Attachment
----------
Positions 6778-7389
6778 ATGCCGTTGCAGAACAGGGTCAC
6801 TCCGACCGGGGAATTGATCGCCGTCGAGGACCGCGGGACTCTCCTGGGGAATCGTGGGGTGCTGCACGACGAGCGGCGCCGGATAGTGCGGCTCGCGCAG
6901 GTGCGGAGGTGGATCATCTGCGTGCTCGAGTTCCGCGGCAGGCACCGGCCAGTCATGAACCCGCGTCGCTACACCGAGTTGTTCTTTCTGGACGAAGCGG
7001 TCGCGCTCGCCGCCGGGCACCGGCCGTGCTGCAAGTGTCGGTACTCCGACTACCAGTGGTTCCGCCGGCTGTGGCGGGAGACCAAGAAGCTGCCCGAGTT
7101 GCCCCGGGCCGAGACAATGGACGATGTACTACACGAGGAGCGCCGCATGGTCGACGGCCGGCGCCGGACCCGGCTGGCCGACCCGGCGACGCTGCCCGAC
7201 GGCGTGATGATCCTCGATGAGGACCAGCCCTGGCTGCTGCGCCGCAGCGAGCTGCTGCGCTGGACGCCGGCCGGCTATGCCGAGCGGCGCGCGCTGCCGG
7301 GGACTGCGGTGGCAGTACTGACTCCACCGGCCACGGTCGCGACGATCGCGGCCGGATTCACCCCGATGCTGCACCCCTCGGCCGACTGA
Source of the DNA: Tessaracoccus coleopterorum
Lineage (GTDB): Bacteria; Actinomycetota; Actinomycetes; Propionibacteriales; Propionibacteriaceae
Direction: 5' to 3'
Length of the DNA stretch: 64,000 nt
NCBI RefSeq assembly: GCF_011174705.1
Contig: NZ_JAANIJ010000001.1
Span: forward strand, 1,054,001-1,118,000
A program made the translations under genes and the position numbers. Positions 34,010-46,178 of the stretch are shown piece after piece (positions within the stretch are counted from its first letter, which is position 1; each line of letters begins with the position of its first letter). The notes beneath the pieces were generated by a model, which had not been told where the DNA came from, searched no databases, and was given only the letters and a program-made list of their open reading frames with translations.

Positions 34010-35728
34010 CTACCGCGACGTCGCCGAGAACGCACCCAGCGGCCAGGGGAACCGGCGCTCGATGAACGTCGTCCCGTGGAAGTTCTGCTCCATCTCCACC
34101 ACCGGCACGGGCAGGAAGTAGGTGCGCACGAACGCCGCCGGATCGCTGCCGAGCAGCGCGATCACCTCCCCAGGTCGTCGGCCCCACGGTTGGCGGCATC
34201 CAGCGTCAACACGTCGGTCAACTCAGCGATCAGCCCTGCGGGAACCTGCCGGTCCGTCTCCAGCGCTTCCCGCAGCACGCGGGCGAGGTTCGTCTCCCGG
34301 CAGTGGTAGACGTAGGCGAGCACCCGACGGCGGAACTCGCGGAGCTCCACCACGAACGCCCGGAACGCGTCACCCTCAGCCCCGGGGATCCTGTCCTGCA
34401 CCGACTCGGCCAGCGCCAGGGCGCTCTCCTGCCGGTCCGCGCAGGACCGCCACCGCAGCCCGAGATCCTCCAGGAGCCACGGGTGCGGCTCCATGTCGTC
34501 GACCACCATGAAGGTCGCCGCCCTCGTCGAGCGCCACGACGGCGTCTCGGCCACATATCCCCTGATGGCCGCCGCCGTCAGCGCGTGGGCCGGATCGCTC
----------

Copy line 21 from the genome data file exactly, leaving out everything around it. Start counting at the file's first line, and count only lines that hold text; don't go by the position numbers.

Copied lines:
34301 CAGTGGTAGACGTAGGCGAGCACCCGACGGCGGAACTCGCGGAGCTCCACCACGAACGCCCGGAACGCGTCACCCTCAGCCCCGGGGATCCTGTCCTGCA